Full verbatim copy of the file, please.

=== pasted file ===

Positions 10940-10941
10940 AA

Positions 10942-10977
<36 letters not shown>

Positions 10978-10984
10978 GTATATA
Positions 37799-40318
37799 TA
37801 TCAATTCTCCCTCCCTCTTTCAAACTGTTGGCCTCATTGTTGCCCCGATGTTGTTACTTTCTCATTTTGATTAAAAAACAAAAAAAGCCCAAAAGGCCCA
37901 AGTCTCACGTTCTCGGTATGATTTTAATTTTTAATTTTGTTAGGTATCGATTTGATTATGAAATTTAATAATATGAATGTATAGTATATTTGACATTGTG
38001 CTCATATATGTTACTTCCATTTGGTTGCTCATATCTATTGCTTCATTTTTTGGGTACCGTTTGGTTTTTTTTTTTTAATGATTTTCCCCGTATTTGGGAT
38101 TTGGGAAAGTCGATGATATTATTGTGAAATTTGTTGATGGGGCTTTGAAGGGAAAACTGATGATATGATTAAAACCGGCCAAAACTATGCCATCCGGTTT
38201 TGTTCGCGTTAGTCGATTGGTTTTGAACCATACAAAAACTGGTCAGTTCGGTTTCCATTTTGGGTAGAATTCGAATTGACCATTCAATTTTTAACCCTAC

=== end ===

Positions 10940-10941
10940 AA

Positions 10942-10977
<36 letters not shown>

Positions 10978-10984
10978 GTATATA
Positions 37799-40318
37799 TA
37801 TCAATTCTCCCTCCCTCTTTCAAACTGTTGGCCTCATTGTTGCCCCGATGTTGTTACTTTCTCATTTTGATTAAAAAACAAAAAAAGCCCAAAAGGCCCA
37901 AGTCTCACGTTCTCGGTATGATTTTAATTTTTAATTTTGTTAGGTATCGATTTGATTATGAAATTTAATAATATGAATGTATAGTATATTTGACATTGTG
38001 CTCATATATGTTACTTCCATTTGGTTGCTCATATCTATTGCTTCATTTTTTGGGTACCGTTTGGTTTTTTTTTTTTAATGATTTTCCCCGTATTTGGGAT
38101 TTGGGAAAGTCGATGATATTATTGTGAAATTTGTTGATGGGGCTTTGAAGGGAAAACTGATGATATGATTAAAACCGGCCAAAACTATGCCATCCGGTTT
38201 TGTTCGCGTTAGTCGATTGGTTTTGAACCATACAAAAACTGGTCAGTTCGGTTTCCATTTTGGGTAGAATTCGAATTGACCATTCAATTTTTAACCCTAC